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Tuesday, May 25, 2010

Morning Market News

by Calculated Risk on 5/25/2010 08:12:00 AM

From the NY Times: Concerns Over North Korea Shake Markets and Euro

From the WSJ: Europe's Banks Hit by Rising Loan Costs

On Monday, the London interbank offered rate, or Libor—the rate at which banks lend money to each other, and thus a vital sign of their mutual trust—rose to its highest level for the three-month dollar rate since last July. While the current Libor, at just above 0.5%, is far below the sky-high levels of 4.81875% reached at the height of the financial crisis in 2008, it is still a significant jump from 0.25% as recently as March.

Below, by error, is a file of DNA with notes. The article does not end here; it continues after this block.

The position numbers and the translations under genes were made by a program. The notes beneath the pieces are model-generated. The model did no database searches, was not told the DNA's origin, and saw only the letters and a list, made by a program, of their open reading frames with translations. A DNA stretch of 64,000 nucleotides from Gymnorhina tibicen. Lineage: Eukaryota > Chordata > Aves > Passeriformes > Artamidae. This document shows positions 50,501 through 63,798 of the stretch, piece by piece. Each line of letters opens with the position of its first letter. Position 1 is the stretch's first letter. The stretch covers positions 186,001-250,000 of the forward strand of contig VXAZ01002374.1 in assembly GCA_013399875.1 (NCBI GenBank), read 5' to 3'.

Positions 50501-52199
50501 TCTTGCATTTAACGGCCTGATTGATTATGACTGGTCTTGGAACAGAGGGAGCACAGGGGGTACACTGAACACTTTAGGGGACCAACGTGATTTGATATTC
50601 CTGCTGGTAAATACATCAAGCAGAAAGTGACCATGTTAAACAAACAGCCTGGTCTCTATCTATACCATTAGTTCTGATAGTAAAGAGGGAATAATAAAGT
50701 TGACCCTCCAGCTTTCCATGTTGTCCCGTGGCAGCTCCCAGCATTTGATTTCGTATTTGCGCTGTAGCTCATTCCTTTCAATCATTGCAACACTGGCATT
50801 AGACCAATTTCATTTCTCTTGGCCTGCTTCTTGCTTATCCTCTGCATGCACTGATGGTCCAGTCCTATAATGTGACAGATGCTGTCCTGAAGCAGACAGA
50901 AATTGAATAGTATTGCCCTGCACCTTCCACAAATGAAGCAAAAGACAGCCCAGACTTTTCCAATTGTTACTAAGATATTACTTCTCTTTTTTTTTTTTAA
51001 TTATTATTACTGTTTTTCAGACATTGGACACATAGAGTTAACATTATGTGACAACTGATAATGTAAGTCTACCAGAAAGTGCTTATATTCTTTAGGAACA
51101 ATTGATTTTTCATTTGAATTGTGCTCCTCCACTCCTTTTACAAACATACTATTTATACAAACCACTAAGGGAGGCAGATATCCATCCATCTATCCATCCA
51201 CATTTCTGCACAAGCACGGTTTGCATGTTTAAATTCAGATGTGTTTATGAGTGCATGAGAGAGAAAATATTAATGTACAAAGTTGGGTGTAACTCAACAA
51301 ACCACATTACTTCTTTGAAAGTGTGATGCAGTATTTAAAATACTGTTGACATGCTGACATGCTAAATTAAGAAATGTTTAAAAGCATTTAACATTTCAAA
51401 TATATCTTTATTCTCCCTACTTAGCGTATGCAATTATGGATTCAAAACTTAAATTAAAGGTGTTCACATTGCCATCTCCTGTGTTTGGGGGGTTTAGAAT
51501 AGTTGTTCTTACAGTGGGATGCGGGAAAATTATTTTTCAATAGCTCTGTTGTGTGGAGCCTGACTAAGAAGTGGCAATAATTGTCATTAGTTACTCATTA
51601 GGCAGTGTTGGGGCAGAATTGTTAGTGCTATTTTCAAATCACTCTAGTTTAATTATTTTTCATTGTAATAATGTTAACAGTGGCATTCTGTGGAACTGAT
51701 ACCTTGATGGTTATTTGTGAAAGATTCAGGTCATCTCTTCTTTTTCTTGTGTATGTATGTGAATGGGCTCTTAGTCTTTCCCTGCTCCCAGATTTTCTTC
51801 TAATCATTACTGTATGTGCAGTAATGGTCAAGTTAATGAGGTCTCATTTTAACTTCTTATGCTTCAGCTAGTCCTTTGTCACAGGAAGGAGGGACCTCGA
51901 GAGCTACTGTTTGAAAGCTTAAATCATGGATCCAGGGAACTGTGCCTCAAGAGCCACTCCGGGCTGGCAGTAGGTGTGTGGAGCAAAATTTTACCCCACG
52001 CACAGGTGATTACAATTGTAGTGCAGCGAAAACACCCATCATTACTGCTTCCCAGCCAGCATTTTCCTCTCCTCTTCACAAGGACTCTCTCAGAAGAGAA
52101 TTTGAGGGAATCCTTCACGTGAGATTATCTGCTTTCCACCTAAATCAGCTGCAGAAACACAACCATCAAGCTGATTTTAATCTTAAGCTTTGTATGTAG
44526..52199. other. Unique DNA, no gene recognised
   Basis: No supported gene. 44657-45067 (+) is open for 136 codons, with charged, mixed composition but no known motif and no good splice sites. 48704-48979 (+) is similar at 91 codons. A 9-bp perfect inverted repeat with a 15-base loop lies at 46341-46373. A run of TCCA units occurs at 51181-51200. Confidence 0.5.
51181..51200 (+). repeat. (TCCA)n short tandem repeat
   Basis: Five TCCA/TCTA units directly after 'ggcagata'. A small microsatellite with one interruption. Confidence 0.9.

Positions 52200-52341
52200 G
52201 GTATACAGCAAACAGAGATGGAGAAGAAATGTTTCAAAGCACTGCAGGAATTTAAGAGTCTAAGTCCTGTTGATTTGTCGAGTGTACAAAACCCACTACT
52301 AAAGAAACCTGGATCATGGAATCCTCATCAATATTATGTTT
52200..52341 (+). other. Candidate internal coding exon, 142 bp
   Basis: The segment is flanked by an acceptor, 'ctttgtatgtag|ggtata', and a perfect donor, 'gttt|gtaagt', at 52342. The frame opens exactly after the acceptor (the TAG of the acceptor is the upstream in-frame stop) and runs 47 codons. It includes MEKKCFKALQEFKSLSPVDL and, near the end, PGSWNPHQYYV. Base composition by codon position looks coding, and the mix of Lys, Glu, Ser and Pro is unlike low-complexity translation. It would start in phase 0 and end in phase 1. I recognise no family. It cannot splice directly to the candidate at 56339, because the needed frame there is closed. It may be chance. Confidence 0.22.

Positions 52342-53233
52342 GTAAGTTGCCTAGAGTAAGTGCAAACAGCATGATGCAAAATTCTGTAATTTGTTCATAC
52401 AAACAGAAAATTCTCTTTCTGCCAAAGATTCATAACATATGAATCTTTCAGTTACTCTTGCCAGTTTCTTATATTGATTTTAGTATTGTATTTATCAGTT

But Libor's jump is more pronounced at European banks. On Monday, German state-controlled lender WestLB AG said it cost 0.565% to borrow dollars for three months, up from 0.38% a month earlier. U.S.
The three month Libor has moved even higher, and is now at 0.54.

The TED spread is up to 38.61 (from 34.47). This is the difference between the interbank rate for three month loans and the three month Treasury. The peak was 463 on Oct 10th -the spread is still low, but has been steadily rising.

The European markets are off sharply. The German DAX off 2.76%, the FTSE 100 off 2.5%.

From CNBC: Pre-Market Data shows the S&P 500 off about 25 or over 2.0%. Dow futures are off almost 200 points.

The Euro is down to 1.22 dollars.